Speaking of Stand By Me, what do you think your character, Verne Tessio, would think of Kangaroo Jack?
Oh, he'd love it. He wouldn't see any of the inherent flaws you and I do. He'd have the DVD and watch all the extras and eventually come up to me in a gym and point at me and say, "Kangaroo Jack!"
How long were you on location, and what did you get into when not working?
We were there six months, and we partied a lot. I was 28. Anthony and I went out every night together. There was a casino in town. I gambled a ton. Actually won a decent amount of money. I don't know what the statute of limitations is, but I don't recall if I claimed all my winnings when I came back to America.
Did you bring anything else back from Australia with you?
I did bring back a didgeridoo. Just to let you know how dumb and American I must've looked back then. Imagine me carrying that thing through the airport. I may have also gotten a rainmaker.
What was it like working with Michael Shannon before the world became aware of his talents.
I was able to recognize Michael Shannon's immense talent immediately. I've been a Shannon fan since day one. It was interesting seeing him interact with Christopher Walken because Walken intimidated me, but he did not intimidate Shannon. They'd just go toe to toe, and you could just tell he was destined for greatness.
There's a recurring theme in the movie where your character, Charlie, has his manhood questioned and is compared to a woman for being a hairdresser or complaining. You also hug Anthony Anderson in a scene, and it's stated that you're having a "non-gay moment." As someone who famously bucked gender norms and took a break from Hollywood to be a stay-at-home dad, how do you feel about this movie's take on masculinity in hindsight?
More than anything, that stuff just makes it sound so dated. You repeating those lines back to me, I'm a little shook. I'm ashamed to say that, at the time, I didn't recall thinking those were offensive lines. But, it was 15 years ago.
Jesus. Did we say anything else offensive?
There's a scene where Anthony Anderson's character claims he struck out a bunch of Taiwanese teens in the Little League World Series, and after that, the "people of Asia" called him "Sun Luc Dong," which he claims translates to "big black man pretending to be 12" but is just gibberish.
Oh, man. I wish I could tell you I tried to protest this stuff, but I really just showed up and did my lines as they were written, trying to sell them as inoffensively as possible. I was not one to question these things.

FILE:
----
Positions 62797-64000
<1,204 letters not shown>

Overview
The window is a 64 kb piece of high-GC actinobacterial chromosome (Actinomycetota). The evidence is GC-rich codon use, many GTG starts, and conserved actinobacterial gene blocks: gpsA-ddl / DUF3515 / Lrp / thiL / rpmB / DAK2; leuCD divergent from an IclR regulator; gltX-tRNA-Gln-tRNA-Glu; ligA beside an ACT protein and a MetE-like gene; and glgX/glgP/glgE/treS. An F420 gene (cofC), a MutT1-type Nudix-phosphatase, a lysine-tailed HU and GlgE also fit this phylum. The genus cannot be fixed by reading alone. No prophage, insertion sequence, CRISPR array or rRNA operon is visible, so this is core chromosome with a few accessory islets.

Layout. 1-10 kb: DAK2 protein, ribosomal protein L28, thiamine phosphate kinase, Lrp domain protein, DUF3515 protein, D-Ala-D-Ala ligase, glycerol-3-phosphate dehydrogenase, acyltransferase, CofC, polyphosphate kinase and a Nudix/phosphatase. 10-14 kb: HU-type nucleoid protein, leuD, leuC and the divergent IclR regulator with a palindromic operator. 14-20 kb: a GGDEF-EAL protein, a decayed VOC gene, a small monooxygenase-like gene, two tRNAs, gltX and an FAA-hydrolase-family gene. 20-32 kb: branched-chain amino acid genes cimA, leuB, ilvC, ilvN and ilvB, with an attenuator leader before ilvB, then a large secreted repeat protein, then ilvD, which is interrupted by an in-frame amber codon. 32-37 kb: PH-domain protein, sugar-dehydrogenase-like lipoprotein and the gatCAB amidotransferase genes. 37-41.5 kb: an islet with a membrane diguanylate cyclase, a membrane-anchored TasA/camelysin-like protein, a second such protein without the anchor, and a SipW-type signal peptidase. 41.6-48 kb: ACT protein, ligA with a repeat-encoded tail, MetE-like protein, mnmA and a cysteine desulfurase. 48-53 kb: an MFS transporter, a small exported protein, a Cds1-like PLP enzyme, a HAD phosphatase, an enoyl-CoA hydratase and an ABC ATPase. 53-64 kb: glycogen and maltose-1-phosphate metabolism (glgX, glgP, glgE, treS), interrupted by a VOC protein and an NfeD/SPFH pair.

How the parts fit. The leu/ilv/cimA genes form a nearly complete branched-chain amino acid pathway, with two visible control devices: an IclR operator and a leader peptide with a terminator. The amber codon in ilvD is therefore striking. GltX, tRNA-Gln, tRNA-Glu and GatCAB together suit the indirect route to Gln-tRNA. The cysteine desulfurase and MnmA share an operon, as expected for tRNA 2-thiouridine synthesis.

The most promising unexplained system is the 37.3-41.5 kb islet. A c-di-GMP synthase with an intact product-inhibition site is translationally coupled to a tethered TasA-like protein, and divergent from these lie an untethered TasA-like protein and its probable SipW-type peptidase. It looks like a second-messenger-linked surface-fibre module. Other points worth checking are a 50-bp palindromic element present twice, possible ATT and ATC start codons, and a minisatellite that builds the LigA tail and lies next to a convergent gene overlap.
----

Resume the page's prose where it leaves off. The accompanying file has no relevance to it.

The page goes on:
Also, as the father of daughters, I'm going to watch this film with them, and hopefully it'll have an educational purpose about what the world used to be like.
There are definitely some teachable moments about consent like when your character jumps in the water with a woman, disregarding her pleas for privacy while she's bathing.
Wow. That's right. Again, different time… but still. I remember there also being a boob-grabbing joke where I go in and squeeze them right when I see Estella Warren and comment on how real her boobs feel.
You probably get a pass on that one because your character thought she was a mirage and not a person with agency.
I remember feeling so awkward touching her breasts in that scene, asking her if I should fake touch them, even referring to them as "her bosom." Unlike that chauvinistic dialogue you just called back to and any other lines that may have offended the Asian community, I was never fully comfortable with inappropriate touching, let alone someone's breasts. I know we did a lot of bad things in KJ, but I do remember bending over backward to make sure Estella was cool with the whole grope scene.
Speaking of uncomfortable scenes, in one, apropos of nothing, your character starts beatboxing. Did you just have that skill on deck, and they wanted to fit it in the movie somehow?
I'm from New York, so I grew up with the older stuff. I'm a De La Soul and Tribe and East Coast rap guy, so I've always been a fan. And we had all these driving scenes, and the cameras would just keep rolling, and Anthony and I would just do these raps, and they decided to keep them in. I think when they landed on the kid-friendly rapping-kangaroo thing they decided to put that in as a way to tie it together somehow.
Can you still beatbox?